Before we left the southern French coast, we set up the radio once more to compare the signal with what we'd measured the previous evening. I made sure the whisker wire was touching the dark brown semiconductor plate at exactly the same point as before. This time, there was no buzzing at all. I nearly panicked, then I remembered that early diodes frequently had this problem; in fact, that was the main reason the cat's whisker was movable on those old crystal radio sets in the first place. I moved the cat's whisker to a different point, and the buzzing returned — but this time, it felt stronger than it had the previous night. Uh oh. Either my memory of how strongly it vibrated was worthless, or the contact point I'd used on the semiconductor last night wasn't as good, or the grounding wire was in a better patch of earth, . . . or . . .

"Windboy?" I asked. He must have noticed the pained expression on my face. "How often do time-warp hurricanes move from place to place?"

He shrugged. "They move around all the time. It's continuous. I've had to memorize the path of every hurricane I've used, so I could be sure of finding it again."

"Oh, no," I said, and slumped to the ground. "We've been trying to home in on a moving target."

"Yeah, I knew that since we started," Windboy said. "I figured all this relocating and comparing how much the crystal buzzed might be a long shot. But it was still our only shot, so I went along. And besides," he flashed a grin at me, "It was nice getting to be around a friend for so many days."

"Well, I . . ." I fumbled for words. I couldn't let this kid down. "I'm not ready to give up yet. Maybe, maybe we can at least narrow down the hurricane's location somewhat. I mean, it can only move so fast, right? What if we take readings from way far away. Let's go all the way west, out to the northwest corner of Spain. That's at about the same latitude we're at now, right? We can at least tell if the hurricane's farther to the east or the west that way."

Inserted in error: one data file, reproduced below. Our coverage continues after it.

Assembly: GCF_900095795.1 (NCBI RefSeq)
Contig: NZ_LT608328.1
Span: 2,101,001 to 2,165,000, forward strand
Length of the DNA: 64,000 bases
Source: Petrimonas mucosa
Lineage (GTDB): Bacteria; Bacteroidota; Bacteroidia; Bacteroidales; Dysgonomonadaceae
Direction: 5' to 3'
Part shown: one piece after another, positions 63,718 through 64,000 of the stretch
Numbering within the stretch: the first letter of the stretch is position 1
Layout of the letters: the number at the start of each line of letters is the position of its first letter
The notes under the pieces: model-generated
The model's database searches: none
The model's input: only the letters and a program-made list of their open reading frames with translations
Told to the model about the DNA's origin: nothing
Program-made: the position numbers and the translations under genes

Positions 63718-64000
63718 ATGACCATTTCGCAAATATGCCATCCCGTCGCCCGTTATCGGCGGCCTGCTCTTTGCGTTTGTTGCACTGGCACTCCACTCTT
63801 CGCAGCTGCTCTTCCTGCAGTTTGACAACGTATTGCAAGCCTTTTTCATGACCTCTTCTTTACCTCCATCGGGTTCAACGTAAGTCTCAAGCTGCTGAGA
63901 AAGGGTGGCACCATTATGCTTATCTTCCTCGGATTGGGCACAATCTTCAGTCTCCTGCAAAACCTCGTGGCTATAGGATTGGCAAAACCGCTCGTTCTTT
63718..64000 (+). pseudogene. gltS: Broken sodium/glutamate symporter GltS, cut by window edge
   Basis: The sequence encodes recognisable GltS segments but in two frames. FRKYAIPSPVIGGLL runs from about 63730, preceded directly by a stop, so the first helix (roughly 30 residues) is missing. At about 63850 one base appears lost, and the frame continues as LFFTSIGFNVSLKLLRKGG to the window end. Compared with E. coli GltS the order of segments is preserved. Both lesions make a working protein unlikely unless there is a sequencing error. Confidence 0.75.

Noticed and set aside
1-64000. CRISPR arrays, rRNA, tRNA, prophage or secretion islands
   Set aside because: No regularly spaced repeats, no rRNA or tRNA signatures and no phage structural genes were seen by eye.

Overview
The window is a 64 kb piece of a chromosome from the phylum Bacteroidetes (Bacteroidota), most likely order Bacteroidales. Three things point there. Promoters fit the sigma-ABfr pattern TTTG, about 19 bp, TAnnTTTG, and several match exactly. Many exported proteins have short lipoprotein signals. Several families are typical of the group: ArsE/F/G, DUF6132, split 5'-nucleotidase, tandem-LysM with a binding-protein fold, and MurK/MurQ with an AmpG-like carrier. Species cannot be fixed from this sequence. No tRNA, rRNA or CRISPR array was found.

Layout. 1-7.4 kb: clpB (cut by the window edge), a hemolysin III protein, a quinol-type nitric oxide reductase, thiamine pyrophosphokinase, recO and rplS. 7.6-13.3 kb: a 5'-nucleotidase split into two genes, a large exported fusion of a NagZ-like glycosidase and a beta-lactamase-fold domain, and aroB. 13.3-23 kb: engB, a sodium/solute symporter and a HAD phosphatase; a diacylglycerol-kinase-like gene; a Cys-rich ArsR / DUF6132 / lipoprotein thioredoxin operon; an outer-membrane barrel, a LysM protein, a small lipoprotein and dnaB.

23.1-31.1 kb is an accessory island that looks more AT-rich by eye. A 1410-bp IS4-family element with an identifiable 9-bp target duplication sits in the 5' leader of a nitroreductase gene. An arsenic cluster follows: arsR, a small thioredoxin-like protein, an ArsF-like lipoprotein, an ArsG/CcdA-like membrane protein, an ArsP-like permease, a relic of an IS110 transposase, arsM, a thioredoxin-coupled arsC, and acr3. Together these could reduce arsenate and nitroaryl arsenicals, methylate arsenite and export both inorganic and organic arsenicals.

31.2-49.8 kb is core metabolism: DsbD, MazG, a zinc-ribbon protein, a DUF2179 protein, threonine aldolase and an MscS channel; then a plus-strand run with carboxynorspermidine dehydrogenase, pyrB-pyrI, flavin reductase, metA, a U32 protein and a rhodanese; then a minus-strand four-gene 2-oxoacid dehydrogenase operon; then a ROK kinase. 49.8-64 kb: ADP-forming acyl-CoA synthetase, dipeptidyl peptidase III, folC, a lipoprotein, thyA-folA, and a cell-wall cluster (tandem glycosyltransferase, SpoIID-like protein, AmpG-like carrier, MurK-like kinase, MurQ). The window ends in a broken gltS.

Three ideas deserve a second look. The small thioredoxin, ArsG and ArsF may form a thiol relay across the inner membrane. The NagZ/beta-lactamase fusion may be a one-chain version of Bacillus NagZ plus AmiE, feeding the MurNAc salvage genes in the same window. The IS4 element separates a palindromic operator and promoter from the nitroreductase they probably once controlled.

Windboy considered it, with far less enthusiasm than he'd shown for our previous adventures. "I guess it couldn't hurt. At 700 miles it'll take us all day to fly there, even if we use hurricane-force winds. We'd better start now, if we want to make it there by sunset."

The trip was as long as Windboy said it would be. And it was tiring. Even with my hang glider, staying up there in the wind for so long took its toll on me. I was cold, and fatigued, and sleepy, and hungry, and thirsty, and miserable when Windboy finally set my glider down on the Spanish coast. Then he collapsed from exhaustion. I buried my radio's grounding wire and got set up alone, and Windboy finally went from a crumpled heap on the ground to a sleeping boy snoring. It seemed cruel to wake him, but the sun was setting and I needed him to lift the antenna wire into the air. With a low moan, he roused himself and did his duty, and I fidgeted with the cat's whisker and the quartz flake.

No doubt about it. The signal was stronger here than it had been in southern France. But . . . was it stronger than it had been in northern France? Or in Deftshire? Damn, again. I wished there was a way to quantify the strength of the buzzing, to put a number to it, instead of relying on remembering how it felt before.

We ate more rations, drained the water skin dry, and fell asleep exhausted under the glider's wings.

The next morning — day 12 — we found a little stream to refill the water skin, and figured we should try the southwest coast of Portugal. That was only 500 miles away, instead of the 700 we'd travelled yesterday. We arrived there by mid-afternoon, and the reading we got there was noticeably weaker than it had been on the northwest coast. Stronger to the west, weaker to the south; northwest, then? There was no land to the west, only back to the north. We spent the rest of the day returning to northwest Spain, and taking another reading there as dusk darkened. It was . . . sligtly? . .  weaker than it had been last night, but still stronger than it had been 500 miles to the south.

"Maybe the time-warp hurrincane is in the Bay of Biscay somewhere," Windboy suggested. "Tomorrow morning, let's fly over the bay and see if we see any storm systems."

I agreed. One more night passed by. Day 13 dawned. We crossed northeast over the Bay of Biscay, headed toward the French province known in both the 12th century and the 20th as Brittany. As dull as flying for hours over land was, it was even duller flying over water. Worse, the skies were clear the entire way. There wasn't even a chance of a mild rain shower, let alone a hurricane. We landed somewhere in Brittany near its western coast, and set up the radio again. The signal was almost exactly as strong there as it had been in northwest Spain. Had the hurricane been elsewhere in the Bay of Biscay, and we'd missed it?

I sighed. "Windboy, if I hadn't built a radio detector, how would you have searched for the time-warp hurricane?"

Windboy shrugged. "I was thinking I'd have to fly a search pattern over open water. I don't think I've ever seen a time-warp hurricane make landfall. Maybe they like the ocean too much."

"Then," I offered, "Then let's do that. Will . . . will I slow you down if I come along?"